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Bon appetite

By Raymond Zhou | China Daily | Updated: 2014-06-14 08:46

Bon appetite
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Items featured on the show have seen their sales skyrocket within a short time of being aired.

In the first season, a rare mushroom made its way from a Tibetan forest into an upmarket coastal city restaurant.

The difficulty in collecting the elusive fungus meant an eye-watering price on the menu. As well as its fantastic taste, the filmmakers probably quite rightly considered the livelihood of the collectors when they highlighted that particular delicacy.

But it still had an unexpected fallout: So many people (the rich, of course) were alerted to it, that demand shot up and the fragile ecosystem where it grows is now threatened.

In Season 2, which has just ended, the show switched its focus to items more affordable to everyone. No longer were rare delicacies the main attraction, and so maybe gastronomic enthusiasm has been dampened slightly.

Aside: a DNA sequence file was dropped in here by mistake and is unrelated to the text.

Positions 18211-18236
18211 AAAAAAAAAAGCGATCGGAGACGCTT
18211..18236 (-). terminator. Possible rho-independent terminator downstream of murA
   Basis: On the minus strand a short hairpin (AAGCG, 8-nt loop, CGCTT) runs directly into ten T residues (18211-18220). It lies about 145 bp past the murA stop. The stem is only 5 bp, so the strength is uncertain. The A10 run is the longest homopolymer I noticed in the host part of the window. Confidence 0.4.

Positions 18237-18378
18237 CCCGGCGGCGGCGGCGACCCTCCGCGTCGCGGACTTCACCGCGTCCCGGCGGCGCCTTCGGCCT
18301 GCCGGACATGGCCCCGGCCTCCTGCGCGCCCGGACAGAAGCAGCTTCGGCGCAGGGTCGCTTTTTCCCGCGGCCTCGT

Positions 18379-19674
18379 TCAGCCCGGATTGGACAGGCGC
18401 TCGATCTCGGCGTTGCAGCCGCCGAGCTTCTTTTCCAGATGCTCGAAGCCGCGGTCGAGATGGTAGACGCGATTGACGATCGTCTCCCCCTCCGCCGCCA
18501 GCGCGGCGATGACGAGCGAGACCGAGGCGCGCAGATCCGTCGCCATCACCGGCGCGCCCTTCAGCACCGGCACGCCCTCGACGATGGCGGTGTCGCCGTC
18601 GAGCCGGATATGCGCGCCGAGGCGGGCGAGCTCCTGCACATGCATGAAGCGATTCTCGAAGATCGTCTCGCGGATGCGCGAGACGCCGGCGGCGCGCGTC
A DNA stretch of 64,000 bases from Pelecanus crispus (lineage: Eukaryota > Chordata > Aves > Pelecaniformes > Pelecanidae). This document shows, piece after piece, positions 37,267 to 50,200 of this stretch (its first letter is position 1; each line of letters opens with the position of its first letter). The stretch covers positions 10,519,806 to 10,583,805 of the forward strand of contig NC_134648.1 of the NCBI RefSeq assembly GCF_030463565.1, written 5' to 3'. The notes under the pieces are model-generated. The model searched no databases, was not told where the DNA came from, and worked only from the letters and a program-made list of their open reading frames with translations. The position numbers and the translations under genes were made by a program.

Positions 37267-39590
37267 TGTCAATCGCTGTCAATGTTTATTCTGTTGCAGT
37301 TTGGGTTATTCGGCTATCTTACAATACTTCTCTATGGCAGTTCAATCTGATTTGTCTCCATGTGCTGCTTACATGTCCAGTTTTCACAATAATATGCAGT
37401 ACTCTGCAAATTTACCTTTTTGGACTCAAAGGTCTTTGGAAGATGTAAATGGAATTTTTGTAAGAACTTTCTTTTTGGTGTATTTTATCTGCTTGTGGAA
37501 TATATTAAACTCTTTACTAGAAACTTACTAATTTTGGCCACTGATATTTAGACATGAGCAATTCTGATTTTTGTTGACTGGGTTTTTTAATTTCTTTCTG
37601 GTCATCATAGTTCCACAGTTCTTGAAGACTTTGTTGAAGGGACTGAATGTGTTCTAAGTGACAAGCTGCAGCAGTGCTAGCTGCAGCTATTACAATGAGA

For many, curiosity remains the main driving force behind high-end Chinese cuisine.

Some seek out rare plants and animals in the name of gaining better health benefits, or delectability.

But I challenge that.

I have been enticed to try a few such rare delicacies in my time, and the truth be told, they are often not as delicious as billed.

On a trip to Hainan, one fish I was sold for 10 times the price of a regular one was not half as tasty as the lesser option.

No, it is the inaccessibility that raises the perceived value of some items.

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